But the shipping season this year should not have any slowdowns. Five Coast Guard vessels the Biscayne Bay, Katmai Bay, Morro Bay, Mobile Bay and the 240-foot USCGC Mackinaw were preparing the St. Mary s River and the Soo Locks this past week by cutting lanes through the ice fields for the shipping season, which officially began at midnight Friday. The Mackinaw was the first vessel through the Poe Lock on March 15. The heavy cutter freed the ice-bound lock and traveled north toward Whitefish Bay and Lake Superior, opening a channel. Cold nights will refreeze the passage, which will be kept open by the ship as needed.
The locks close in early January each year for winter maintenance and open for the shipping season in late March as steel factories along the shores of the lower lakes need fresh supplies of ore for production. Coal-fired electric facilities also need to replenish their supplies of coal.
Ore, coal, fuel and grain will be some of the cargo being carried to distant ports, said Lt. j.g. Chantal Early of the USCG Mackinaw.
Inside the Mackinaw
The history of using heavy icebreakers on the Great Lakes dates back to an acquisition program in 1936. The mission continues today, with the addition of tending buoys for safe navigation, search-and-rescue operations and law enforcement. The original Mackinaw, commissioned in 1944, was 290 feet in length with a beam of more than 74 feet. It was built during WWII to keep shipping lanes on the Great Lakes open so iron ore and copper from the Upper Peninsula could be delivered to the steel mills along the lower Great Lakes, providing raw material to produce tanks, airplanes, jeeps and other critical machinery to the war effort. Replacing the aging icebreaker after its 62 years of service was another Mackinaw in 2006. Displacing 3,500 tons, the icebreaker has worked the Great Lakes for 10 seasons.
I was pleased they kept the Mackinaw name on this new ship, Tasikas said. The legacy continues.
Carrying a crew of nine officers, five chief petty officers and 41 crew, the ship is the only one in the Coast Guard fleet with Azipods, a brand of electric thrusters in two pods with 10-foot propellers that can be turned 360 degrees, allowing them to direct their thrust in any direction. The pods remove the need for a rudder and the traditional wheel in the pilot house. Two control paddles can operate independently by the pilot. The ship has four stations with similar controls, allowing the pilot to maneuver the vessel from several locations onboard, giving maximum visual control.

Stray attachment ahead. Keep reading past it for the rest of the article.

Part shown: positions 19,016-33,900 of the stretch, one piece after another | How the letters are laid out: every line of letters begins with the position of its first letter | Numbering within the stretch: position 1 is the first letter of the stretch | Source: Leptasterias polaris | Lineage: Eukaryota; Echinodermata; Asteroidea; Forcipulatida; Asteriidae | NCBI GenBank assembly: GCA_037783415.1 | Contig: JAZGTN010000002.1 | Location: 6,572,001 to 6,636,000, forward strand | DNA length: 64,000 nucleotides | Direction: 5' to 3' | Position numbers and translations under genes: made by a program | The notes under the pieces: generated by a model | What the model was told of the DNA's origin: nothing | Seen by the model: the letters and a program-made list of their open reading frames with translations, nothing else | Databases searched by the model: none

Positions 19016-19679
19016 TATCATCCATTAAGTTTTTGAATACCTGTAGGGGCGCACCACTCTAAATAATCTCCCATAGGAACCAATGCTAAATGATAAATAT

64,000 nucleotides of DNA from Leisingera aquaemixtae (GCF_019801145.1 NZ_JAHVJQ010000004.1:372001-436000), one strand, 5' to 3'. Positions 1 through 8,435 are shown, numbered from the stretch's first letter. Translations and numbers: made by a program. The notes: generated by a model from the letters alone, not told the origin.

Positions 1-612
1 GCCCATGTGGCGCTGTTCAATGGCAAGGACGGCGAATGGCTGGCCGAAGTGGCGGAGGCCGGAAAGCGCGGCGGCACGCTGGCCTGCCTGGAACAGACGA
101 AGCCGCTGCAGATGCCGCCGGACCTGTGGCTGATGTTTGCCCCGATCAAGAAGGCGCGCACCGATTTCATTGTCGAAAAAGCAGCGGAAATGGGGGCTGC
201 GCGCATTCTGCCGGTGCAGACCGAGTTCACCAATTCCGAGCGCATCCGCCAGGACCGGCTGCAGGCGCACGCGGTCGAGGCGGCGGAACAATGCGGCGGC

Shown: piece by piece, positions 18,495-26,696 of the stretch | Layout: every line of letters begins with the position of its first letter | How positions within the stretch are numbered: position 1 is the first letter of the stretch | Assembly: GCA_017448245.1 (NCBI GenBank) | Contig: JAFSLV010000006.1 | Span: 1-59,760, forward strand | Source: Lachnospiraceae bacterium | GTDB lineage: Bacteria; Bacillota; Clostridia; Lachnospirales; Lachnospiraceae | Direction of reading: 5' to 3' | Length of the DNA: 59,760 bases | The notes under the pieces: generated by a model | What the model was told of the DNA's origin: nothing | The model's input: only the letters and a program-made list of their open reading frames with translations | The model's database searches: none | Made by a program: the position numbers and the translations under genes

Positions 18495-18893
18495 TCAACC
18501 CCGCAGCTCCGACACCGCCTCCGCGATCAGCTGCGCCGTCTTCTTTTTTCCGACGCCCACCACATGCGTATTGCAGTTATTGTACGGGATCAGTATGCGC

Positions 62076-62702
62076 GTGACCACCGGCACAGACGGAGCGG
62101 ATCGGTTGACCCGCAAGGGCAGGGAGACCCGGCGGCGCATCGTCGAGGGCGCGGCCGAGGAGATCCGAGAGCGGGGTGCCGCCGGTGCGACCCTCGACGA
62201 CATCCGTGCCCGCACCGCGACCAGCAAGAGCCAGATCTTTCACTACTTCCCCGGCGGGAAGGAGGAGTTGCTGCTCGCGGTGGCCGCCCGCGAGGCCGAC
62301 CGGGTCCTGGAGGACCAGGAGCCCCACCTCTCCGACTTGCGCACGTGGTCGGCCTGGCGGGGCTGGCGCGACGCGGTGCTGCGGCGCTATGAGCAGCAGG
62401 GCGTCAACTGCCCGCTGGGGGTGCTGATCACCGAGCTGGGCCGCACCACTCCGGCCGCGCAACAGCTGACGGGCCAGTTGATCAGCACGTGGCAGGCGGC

The ship can spin on a dime, Tasikas said. We can be very creative in how we maneuver the ship. Coupled with a 550 horsepower bow thruster, the ship is exceptionally maneuverable. Maximum speed is 15 knots, and the ship can break through 32 inches of fresh water ice and up to 10 feet of refrozen brash ice or ridge ice.
Tasikas said he has enjoyed his three years on the Great Lakes. He heads to the classrooms at the Marine Corps War College in Virginia this summer.
I feel very fortunate to be part of this Great Lakes crew, he said. It s been a real joy.
John L. Russell is a photojournalist and writer from Traverse City.
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ARVADA, Colo. — No longer will Chris Cline have to return home to a cold, dark storage unit. No longer will he have to work as an overnight security guard hardly able to pay his bills. Thanks to scores of Denver7 viewers, he has a new job and is on a path to long-term sustainability. The Colorado Dodge Challengers Club lives by a simple principle: ‘Go big or go home.’
The club members know power can be addictive, especially as they rev the engines of their Dodge Challengers.
“707,” Christine McClatchey says of the horsepower on her new Dodge Challenger Hellcat. It looks and, in part, sounds like a jet engine.
“Many times it does feel that way, yes,” she said.
Though she adores the vehicle, which she nicknamed “The Duckanator,” she’s put a different kind of power into overdrive through the club.
“We are obviously huge supporters of military veterans and that has a very obvious segue into law enforcement as well,” McClatchey said. In the last year and a half, the club began giving back to the community. Their first project was a fundraiser they held in the name of Jaimie Jursevics, a Colorado state trooper who died in the line of duty in 2015.
“That is actually cut from her uniform,” McClatchey said of a patch she framed and placed on a wall inside her home.